The rankings were supposed to ensure that the most dangerous sites remained a priority even as the state gave private companies a bigger role in cleanups. Today, there are nearly 14,000 contamination sites across New Jersey and still no sign of the mandated rankings.
For decades, New Jersey’s chemical plants, textile mills and metal factories helped power America.
That came at a price.
Byproducts like dioxin from the manufacture of the herbicide Agent Orange fouled the Passaic River, making fish and crab toxic. Dye and paint companies dumped waste in illegal landfills in Toms River, polluting the groundwater for decades. Carcinogenic vapors migrated to homes from Pompton Lakes factories making war ammunition and nonstick pans.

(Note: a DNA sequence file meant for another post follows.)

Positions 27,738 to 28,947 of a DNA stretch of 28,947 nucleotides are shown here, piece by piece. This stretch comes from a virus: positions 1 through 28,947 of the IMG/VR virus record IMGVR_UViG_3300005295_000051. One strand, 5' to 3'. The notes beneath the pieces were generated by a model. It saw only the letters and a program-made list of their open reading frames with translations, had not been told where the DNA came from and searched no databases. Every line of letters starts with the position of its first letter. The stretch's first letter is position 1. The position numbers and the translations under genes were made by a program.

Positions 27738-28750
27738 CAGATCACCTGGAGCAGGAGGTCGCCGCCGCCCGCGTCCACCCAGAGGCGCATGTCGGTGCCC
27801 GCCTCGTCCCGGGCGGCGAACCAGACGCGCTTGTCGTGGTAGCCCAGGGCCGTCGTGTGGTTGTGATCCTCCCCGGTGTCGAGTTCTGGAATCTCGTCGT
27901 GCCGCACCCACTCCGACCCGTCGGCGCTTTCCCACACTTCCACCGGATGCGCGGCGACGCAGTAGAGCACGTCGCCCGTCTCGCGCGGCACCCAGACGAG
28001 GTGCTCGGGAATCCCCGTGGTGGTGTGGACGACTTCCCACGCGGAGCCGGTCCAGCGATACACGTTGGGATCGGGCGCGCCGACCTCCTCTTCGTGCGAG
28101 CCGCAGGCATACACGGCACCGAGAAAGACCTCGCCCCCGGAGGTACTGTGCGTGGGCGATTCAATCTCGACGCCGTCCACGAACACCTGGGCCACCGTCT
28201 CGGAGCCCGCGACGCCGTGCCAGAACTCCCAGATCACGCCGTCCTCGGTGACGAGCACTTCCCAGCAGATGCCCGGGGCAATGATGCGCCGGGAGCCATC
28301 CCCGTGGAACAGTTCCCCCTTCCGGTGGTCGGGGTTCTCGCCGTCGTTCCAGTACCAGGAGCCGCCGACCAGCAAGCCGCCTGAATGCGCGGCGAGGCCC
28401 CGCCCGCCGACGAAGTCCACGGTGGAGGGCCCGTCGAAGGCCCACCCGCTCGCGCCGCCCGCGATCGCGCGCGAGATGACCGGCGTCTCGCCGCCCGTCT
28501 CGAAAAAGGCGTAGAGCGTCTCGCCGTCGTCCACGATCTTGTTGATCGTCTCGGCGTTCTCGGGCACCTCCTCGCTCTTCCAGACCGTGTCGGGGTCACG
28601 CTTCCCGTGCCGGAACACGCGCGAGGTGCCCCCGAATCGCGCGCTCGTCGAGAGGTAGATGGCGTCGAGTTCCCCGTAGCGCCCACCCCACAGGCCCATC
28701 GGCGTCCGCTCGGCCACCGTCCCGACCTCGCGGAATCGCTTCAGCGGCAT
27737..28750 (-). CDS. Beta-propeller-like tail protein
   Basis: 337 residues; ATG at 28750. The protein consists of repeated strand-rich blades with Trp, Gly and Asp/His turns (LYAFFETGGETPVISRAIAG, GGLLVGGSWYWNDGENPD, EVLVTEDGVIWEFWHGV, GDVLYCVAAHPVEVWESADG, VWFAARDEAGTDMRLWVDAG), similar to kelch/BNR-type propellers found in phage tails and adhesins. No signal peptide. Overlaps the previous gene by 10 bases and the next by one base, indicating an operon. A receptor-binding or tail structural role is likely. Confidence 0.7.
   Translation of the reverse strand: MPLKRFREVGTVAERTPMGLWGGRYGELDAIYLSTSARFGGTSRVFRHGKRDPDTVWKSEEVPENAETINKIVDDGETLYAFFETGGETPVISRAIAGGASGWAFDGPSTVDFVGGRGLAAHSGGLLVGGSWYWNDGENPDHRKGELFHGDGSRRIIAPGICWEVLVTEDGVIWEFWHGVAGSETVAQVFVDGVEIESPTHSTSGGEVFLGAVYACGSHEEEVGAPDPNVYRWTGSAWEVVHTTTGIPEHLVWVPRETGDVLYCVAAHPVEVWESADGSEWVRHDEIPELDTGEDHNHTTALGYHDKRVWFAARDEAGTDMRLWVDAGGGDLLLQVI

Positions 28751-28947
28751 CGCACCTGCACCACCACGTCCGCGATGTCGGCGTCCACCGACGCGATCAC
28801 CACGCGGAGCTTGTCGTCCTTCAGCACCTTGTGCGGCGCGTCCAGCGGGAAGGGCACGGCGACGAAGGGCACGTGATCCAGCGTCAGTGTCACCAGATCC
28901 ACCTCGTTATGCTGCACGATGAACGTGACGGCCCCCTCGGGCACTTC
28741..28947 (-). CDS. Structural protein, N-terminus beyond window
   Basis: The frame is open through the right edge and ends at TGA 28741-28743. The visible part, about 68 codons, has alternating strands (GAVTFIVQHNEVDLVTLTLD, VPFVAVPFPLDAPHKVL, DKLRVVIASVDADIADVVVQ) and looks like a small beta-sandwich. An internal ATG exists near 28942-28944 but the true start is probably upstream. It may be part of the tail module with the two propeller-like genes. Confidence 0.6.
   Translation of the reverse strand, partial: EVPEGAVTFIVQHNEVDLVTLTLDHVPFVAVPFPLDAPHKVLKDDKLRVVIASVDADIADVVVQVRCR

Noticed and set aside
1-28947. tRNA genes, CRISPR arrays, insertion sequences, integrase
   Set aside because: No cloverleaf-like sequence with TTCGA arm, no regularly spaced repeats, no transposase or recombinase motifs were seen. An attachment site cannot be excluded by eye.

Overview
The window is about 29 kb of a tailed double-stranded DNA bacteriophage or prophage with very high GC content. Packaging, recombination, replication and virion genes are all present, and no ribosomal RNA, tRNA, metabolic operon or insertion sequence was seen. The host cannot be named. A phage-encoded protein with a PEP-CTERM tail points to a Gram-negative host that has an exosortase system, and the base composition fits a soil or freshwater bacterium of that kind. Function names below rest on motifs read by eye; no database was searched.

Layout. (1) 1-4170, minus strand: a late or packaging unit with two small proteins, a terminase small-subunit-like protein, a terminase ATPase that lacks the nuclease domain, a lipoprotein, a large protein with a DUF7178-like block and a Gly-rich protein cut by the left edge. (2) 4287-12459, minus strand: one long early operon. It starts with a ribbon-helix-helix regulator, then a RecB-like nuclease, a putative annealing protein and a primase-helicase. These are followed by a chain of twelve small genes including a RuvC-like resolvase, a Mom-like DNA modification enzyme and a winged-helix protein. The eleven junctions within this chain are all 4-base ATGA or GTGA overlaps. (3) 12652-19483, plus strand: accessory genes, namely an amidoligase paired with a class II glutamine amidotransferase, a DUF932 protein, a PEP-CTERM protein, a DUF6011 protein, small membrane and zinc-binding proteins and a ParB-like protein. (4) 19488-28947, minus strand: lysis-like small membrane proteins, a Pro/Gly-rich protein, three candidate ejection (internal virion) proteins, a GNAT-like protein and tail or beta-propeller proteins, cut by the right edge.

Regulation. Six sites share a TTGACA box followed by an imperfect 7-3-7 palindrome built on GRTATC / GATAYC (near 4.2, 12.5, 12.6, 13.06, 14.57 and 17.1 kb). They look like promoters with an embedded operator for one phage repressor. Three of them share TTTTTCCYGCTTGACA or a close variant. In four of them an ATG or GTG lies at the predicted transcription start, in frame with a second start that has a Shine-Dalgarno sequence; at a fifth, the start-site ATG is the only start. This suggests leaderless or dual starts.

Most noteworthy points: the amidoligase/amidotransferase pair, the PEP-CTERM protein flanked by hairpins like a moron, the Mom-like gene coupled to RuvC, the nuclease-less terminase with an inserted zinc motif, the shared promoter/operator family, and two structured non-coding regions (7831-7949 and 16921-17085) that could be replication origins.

New Jersey eventually passed some of the strongest environmental laws in the country, including the precursor to the federal Superfund law, and the state has made strides in cleaning up contamination.
But don’t ask what the state’s priorities are.
A decade after legislators mandated that the Department of Environmental Protection rank every contaminated site in order of urgency and severity, the agency has yet to act.